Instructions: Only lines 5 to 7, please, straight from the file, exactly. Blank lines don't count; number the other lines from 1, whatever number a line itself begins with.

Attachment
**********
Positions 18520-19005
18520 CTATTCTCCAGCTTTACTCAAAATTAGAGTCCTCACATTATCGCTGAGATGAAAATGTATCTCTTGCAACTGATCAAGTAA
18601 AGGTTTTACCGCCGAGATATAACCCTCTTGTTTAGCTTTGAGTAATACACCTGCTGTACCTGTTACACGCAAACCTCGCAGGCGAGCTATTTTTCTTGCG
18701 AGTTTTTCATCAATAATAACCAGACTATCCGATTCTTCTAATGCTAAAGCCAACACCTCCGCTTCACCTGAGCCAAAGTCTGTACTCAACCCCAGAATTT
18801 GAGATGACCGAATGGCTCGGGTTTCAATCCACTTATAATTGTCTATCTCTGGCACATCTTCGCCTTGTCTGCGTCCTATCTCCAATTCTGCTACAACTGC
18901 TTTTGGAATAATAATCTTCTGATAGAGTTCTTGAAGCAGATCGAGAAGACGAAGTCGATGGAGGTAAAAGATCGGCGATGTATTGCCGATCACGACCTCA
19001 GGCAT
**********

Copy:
18801 GAGATGACCGAATGGCTCGGGTTTCAATCCACTTATAATTGTCTATCTCTGGCACATCTTCGCCTTGTCTGCGTCCTATCTCCAATTCTGCTACAACTGC
18901 TTTTGGAATAATAATCTTCTGATAGAGTTCTTGAAGCAGATCGAGAAGACGAAGTCGATGGAGGTAAAAGATCGGCGATGTATTGCCGATCACGACCTCA
19001 GGCAT